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My friend's laptop was in a car accident (he's fine!). However the laptop is very old its an Acer Aspire 1520 the CD-rom drive is broken and there is no floppy drive.

I made him a USB boot before I took a look at it and found that his BIOS cannot boot from USB. The only thing I have is a GRUB console but he is keen to just install XP (on USB) and use it just for Movies.

Is it possible using the GRUB console to get access to the USB and start the windows install? It's a tall order but I think this may be the way, or trying to install via LAN which I don't think will be achievable.

migrated from stackoverflow.com Oct 23 '11 at 15:00

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  • 1
    I would try to get a USB cd/dvd drive and work on getting the computer to boot to that. – jmreicha Oct 23 '11 at 15:34
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    This post shows the manual commands required - you just need to find out the drive number, which can be accomplished with GRUB's tab completion. – new123456 Oct 23 '11 at 15:38
38

Here is a quick example of grub commands that might just work, explanations and caveats below.

grub2

Most likely for post-2010 installs.

set root=(hd1,1)
chainloader +1
boot

grub

Most likely for pre-2005 installs.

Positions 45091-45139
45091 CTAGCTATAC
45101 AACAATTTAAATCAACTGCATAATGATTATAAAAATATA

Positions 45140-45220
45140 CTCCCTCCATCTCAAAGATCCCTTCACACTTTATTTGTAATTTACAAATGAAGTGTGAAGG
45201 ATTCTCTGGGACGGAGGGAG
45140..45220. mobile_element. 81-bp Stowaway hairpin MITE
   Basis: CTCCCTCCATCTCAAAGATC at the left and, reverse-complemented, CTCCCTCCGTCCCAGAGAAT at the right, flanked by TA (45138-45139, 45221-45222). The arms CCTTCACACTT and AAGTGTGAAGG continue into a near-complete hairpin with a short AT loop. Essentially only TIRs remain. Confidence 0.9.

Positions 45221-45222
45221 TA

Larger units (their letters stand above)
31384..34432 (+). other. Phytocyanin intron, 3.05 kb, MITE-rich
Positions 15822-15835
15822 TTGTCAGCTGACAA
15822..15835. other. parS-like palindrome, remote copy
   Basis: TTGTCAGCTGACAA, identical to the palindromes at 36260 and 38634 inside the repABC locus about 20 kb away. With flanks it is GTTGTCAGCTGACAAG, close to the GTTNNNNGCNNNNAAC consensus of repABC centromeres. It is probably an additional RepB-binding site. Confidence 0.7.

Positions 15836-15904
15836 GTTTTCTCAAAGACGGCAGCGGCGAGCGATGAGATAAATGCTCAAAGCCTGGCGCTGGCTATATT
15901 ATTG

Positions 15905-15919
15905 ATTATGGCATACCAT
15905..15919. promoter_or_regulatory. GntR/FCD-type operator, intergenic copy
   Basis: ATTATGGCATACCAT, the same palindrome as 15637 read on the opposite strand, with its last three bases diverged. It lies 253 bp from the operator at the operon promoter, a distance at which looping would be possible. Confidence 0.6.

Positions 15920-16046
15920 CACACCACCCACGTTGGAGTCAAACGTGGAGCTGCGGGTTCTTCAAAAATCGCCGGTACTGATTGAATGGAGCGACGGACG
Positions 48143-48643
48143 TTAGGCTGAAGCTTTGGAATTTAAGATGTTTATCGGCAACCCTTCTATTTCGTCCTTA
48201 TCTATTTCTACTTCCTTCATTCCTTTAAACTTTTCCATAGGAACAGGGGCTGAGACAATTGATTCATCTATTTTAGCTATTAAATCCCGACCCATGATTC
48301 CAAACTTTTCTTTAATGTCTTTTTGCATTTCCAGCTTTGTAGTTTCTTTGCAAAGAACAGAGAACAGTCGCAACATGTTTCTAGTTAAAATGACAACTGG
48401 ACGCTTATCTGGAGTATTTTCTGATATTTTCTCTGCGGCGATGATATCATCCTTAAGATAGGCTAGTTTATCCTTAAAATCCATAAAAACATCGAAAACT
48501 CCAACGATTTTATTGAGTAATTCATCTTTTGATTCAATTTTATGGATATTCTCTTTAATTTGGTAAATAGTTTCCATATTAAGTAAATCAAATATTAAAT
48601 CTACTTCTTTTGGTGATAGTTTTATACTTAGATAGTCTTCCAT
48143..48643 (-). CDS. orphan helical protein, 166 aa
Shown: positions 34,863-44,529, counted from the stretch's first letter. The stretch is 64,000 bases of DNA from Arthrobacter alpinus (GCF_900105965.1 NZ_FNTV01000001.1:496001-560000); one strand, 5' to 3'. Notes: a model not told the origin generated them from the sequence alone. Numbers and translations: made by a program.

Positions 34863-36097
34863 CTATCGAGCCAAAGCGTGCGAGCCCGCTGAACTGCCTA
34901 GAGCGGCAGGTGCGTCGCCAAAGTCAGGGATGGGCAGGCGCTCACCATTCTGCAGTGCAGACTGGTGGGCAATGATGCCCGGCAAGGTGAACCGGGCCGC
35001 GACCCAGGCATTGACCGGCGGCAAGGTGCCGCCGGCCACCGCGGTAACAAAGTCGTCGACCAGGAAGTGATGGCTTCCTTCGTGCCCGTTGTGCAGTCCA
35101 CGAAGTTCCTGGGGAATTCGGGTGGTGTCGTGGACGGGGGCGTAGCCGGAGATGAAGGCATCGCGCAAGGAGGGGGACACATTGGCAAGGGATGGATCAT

root (hd1,0)
chainloader +1
boot

For the 2005-2010 period, your guess is as good as mine, but if you use the command for the wrong version, you only get a harmless syntax error on the first command.

Choosing the right root

At startup, grub will probe for your devices and assign numbers to them. All devices that are partitioned (hard disks and flash drives) will also have numbers assigned. The format is (<deviceName>,<partitionIndex>). In grub2, partition indexes changed, so the two examples above have the same effect despite looking to use different roots.

Your first device (hd0) is whichever device grub just loaded from. After that, you can usually assume that all the internal devices will come before your external devices. They will most likely be in the form of hd and a number.

After the comma is the partition index. Hard disks and thumb drives will almost always be partitioned, so you must choose the right (and most likely only) partition. CD-ROMs are usually not partitioned.

More documentation: http://www.gnu.org/software/grub/manual/html_node/Device-syntax.html

When choosing your root partition, you can use the Tab key to probe for device names and partition indexes. Just open parenthesis and start pressing Tab to see the list.

  • 5
    It is also possible to use set root=(hd1) (etc.) to boot from the entire device, if it is not partitioned, e.g. a bootable USB drive. – white_gecko Mar 27 '16 at 20:21
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    Just to add, you can do ls to see the list of devices connected. – AntouanK Dec 30 '16 at 18:27
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    I know stack exchange discourages thank you comments, but this answer really deserves one. You saved me a huge amount of time. – John Militer Apr 1 '17 at 23:09